All that comes at a price. To produce such great accomplishments, our economic system, evidencing its version of what has been called creative destructionism, destroys 29 million jobs each year while generating 31 million new jobs. In fact, about one-sixth of all jobs in the United States are destroyed in any given year. Mathematicians would describe the process as encompassing the most hazardous of calculations in that it concerns relatively small differences between relatively large numbers, and economists would say that the job market is highly volatile. But if one assumed a 10% adverse change in both job creation and job destruction, it would result in the disappearance of twice as many net jobs as are now being added. Such is the tenuousness of life in a modern economy.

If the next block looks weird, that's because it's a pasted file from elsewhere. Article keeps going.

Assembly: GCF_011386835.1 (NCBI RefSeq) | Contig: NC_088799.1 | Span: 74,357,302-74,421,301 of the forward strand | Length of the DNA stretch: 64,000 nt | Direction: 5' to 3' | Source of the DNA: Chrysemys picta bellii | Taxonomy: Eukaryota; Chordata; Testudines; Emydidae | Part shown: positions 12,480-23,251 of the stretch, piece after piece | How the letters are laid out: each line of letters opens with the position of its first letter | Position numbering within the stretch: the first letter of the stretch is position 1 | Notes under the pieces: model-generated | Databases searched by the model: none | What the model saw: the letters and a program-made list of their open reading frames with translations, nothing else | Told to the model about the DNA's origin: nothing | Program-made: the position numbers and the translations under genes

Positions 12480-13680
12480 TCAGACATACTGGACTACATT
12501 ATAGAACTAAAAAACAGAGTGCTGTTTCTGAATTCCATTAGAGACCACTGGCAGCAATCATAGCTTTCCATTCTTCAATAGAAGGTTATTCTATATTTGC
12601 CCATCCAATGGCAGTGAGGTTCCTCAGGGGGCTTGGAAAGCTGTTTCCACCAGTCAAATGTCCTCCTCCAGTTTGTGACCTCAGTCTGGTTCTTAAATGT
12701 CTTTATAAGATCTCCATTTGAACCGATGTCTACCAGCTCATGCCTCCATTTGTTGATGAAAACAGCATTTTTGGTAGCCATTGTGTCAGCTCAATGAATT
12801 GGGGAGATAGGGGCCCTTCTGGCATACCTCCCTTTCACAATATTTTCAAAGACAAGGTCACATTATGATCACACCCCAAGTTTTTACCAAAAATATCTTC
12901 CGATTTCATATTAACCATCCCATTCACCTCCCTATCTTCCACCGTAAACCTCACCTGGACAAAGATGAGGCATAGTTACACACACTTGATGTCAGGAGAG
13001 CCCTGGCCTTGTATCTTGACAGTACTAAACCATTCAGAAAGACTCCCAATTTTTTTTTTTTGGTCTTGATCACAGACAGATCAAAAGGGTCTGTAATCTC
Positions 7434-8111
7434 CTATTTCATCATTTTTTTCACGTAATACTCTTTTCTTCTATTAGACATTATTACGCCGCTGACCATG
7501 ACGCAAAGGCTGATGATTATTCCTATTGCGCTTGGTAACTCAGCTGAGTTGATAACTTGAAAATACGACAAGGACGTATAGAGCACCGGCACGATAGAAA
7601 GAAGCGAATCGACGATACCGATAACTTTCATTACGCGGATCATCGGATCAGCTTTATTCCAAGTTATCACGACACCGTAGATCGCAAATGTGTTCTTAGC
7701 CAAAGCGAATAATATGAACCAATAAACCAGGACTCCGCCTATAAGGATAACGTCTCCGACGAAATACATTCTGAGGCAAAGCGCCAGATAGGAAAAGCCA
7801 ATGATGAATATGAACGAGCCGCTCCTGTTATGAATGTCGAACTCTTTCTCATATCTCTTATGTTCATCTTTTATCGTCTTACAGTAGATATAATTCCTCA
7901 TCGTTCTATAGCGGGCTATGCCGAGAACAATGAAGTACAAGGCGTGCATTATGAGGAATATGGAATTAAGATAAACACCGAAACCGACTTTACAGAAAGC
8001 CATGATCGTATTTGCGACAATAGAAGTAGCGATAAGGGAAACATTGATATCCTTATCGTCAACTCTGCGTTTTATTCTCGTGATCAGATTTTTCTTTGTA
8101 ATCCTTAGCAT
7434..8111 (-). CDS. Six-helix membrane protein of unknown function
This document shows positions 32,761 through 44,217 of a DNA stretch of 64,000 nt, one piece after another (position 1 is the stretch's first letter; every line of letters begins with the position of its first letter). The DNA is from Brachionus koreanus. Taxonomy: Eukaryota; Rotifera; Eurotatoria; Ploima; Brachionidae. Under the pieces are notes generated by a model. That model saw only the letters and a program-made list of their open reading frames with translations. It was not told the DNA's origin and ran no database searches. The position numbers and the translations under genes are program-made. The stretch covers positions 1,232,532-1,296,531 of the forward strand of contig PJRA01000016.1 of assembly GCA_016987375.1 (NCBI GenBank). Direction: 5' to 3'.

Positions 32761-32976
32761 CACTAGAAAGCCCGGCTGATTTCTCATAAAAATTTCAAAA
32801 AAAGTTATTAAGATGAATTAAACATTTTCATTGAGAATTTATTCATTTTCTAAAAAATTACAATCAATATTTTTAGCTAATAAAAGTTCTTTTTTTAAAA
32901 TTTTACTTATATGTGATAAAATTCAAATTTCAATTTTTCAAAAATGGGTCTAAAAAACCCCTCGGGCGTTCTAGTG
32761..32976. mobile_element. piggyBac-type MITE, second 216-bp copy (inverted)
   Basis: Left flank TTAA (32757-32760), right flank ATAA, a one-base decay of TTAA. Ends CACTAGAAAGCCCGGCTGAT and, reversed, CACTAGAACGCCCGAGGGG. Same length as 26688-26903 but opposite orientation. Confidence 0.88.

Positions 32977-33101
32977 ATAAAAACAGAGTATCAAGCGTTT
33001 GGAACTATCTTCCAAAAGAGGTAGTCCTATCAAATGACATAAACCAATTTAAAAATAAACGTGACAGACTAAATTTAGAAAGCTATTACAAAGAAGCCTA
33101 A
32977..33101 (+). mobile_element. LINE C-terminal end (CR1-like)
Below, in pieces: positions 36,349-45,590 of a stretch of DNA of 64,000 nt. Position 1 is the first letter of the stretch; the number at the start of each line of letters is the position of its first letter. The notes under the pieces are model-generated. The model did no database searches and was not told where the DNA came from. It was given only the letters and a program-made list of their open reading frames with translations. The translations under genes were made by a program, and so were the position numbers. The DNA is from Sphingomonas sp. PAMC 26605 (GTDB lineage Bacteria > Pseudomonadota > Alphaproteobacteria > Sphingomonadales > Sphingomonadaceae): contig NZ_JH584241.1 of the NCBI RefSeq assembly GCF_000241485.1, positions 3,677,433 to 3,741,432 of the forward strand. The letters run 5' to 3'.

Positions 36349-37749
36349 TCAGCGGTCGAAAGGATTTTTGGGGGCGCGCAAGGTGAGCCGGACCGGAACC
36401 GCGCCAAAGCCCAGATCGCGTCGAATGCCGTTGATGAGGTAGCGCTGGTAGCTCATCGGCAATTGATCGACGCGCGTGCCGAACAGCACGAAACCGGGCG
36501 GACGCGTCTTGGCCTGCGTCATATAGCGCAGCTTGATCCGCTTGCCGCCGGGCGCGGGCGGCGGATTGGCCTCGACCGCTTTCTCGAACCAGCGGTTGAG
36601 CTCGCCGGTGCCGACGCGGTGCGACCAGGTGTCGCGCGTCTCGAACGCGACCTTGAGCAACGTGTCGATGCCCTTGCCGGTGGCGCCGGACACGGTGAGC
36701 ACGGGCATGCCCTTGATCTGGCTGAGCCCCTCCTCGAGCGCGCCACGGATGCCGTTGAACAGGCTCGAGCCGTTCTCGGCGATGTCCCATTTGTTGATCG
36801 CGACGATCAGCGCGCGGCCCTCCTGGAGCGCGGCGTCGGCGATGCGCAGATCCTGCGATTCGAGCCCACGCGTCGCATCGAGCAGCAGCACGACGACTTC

If the overall economy is doing so well, what is the concern?
In a word, trends.
Not only are others getting better, but also to a disconcerting degree America has in many respects been losing its own edge. Truly, America has enjoyed what for many have been the best of times—seldom if ever has the world seen a single nation with such broad predominance—but these are also the worst of times, inasmuch as we are slipping perilously and silently closer to the flat earth’s edge. Ironically, the nations that are emerging as our most serious competitors are doing so in large part by adopting the best of our institutional practices and often executing them better than we. In America, we are to a considerable degree living off past investments, the comparatively strong position the nation held at the end of World War II, and the prevalence of English as the predominant language of business, government, and technical education. But the impact of those discriminators appears to be diminishing. Simply stated, we have been eating our seed corn.